What is Watercolor Art?

by Annie Saxena on Mar 25, 2023

What is Watercolor Art?

A painting technique known as watercolor or watercolor, sometimes known as aquarelle (from the Italian diminutive of the Latin word aqua, meaning "water"), uses paints made of pigments dispersed in a water-based solution. Watercolor refers to both the medium and the resulting artwork. Experts refer to aquarelles that were created using water-soluble colored ink rather than current water colors as aquarellum atramento (Latin for "aquarelle made with ink"). But lately, this phrase has tended to lose favour.

Watercolor paint is an ancient form of painting, if not the most ancient form of art itself. In East Asia, watercolor painting with inks is referred to as brush painting or scroll painting. It has long been the predominant medium in Chinese, Korean, and Japanese painting, frequently done in monochrome blacks or browns with inkstick or other pigments. India, Ethiopia and other countries have long watercolor painting traditions as well.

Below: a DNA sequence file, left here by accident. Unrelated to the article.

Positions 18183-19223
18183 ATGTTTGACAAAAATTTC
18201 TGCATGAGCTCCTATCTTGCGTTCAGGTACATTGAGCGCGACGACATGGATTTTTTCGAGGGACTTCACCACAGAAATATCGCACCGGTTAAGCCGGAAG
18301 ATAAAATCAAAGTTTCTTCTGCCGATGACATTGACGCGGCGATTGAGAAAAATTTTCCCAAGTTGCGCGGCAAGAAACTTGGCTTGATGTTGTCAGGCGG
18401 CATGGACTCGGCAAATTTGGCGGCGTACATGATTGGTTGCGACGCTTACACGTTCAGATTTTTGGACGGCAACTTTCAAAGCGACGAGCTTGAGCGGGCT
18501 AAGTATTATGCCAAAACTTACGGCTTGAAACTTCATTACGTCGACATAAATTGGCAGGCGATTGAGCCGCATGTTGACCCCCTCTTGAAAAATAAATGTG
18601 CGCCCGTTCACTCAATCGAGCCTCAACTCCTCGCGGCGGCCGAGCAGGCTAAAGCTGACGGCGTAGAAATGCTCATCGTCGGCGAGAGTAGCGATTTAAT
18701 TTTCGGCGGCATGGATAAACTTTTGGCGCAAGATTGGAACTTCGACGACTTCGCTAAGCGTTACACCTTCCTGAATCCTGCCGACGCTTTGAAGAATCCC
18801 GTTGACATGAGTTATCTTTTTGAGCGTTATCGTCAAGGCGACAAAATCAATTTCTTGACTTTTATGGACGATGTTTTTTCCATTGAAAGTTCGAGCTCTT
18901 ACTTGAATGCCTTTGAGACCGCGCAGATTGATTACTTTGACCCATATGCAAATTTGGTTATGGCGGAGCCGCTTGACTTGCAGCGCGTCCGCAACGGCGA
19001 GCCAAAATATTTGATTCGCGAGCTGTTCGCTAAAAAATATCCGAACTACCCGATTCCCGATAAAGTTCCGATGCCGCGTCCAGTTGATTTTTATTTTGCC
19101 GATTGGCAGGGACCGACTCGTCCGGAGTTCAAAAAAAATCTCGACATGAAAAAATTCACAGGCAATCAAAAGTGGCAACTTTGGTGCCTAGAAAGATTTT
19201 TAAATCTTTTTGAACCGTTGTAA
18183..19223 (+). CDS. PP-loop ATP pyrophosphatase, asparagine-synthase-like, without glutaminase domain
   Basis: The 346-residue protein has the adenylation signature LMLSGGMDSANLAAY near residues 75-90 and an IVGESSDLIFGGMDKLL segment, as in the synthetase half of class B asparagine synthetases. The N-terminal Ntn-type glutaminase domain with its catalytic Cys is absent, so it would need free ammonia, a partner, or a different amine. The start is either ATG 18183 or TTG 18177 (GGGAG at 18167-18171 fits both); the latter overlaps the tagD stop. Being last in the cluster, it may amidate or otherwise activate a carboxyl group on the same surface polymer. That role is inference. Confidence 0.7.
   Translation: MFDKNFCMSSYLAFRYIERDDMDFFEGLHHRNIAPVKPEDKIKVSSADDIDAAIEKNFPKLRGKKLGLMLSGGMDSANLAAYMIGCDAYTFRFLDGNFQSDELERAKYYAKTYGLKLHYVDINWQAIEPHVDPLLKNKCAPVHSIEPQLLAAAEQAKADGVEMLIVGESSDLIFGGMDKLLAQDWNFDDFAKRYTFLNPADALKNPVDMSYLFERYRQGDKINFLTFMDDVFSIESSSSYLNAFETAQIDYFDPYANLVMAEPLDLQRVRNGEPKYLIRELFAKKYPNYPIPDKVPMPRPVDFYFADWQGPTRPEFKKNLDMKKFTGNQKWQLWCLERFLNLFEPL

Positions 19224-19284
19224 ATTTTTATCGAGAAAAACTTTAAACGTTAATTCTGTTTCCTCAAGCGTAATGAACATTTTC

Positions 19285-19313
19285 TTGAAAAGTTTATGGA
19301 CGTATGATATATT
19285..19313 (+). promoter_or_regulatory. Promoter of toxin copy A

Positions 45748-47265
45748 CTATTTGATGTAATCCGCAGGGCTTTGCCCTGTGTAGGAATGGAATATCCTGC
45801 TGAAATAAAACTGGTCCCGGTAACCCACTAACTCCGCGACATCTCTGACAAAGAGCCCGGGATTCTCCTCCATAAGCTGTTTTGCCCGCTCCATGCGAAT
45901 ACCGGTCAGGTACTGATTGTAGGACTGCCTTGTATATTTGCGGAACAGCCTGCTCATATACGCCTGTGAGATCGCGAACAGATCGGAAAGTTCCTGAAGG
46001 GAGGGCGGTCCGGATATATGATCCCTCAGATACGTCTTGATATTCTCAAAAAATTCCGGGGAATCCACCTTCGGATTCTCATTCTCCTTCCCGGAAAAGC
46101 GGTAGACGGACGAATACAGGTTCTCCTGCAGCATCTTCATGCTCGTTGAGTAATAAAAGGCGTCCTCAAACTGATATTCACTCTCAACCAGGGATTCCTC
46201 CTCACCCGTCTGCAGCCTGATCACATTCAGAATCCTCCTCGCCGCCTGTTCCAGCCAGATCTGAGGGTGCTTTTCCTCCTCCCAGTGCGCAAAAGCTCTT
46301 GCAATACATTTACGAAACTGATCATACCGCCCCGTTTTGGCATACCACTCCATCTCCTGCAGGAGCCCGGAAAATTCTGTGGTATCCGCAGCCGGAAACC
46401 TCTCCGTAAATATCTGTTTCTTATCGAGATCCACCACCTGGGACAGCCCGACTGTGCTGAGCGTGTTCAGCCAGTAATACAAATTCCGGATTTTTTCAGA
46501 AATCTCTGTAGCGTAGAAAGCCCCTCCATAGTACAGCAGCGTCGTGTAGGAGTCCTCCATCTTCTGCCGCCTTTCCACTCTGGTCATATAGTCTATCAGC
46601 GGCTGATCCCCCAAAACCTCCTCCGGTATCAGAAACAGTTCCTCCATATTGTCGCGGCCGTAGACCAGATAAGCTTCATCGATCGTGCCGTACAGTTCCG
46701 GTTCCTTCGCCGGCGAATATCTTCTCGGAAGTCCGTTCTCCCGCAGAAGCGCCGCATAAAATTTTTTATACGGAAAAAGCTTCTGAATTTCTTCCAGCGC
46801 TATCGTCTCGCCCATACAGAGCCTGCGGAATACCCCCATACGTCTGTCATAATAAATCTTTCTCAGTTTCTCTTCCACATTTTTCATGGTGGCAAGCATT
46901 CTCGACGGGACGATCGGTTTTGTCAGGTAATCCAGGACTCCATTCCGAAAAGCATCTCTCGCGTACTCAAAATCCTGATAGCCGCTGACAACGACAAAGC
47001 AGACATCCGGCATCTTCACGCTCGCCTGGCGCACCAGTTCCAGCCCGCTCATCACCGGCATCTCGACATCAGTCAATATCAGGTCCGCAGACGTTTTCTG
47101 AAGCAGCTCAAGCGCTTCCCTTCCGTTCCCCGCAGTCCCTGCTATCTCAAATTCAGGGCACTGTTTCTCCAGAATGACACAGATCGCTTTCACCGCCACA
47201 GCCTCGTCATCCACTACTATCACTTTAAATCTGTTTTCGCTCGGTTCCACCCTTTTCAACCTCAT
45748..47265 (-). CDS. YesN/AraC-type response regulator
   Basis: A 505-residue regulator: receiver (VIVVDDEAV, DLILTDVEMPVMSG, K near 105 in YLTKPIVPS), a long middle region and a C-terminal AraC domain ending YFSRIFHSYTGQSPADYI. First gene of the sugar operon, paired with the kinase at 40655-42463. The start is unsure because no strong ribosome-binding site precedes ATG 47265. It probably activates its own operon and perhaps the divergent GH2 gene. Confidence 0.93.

What is Watercolor Art?

Painting with water-soluble pigments to produce stunning, vibrant works of art is known as watercolor art. To make their paintings, watercolor artists employ a variety of tools, such as brushes, paper, and paints. Watercolor paintings can be done on a variety of surfaces including paper, canvas, and even cloth.

The unique properties of watercolors allow artists to create a range of effects such as blending, layering, and washes of color. They are widely used to create landscapes, portraits, still lifes, and abstract works of art.

There are numerous watercolor painting styles, such as wet-on-wet, wet-on-dry, and dry brush. Wet paint is applied wet-on-wet to a wet surface while wet paint is applied wet-on-dry to a dry surface. Dry brush includes using a dry brush with minimal water to produce texture and detail.

Examples of watercolor artwork can be found as far back as ancient Egypt and mediaeval Europe. It has been used to make everything from scientific drawings to book illustrations and fine art. Today, watercolor remains a popular medium among artists and art aficionados alike.

What are the Techniques Used in Watercolor Art?

Watercolor art can be created using a variety of techniques, but some of the most popular ones are as follows:

Wet paint is applied on a wet surface using the wet-on-wet technique. The result is a soft and diffused effect that is great for creating skies, clouds, and water.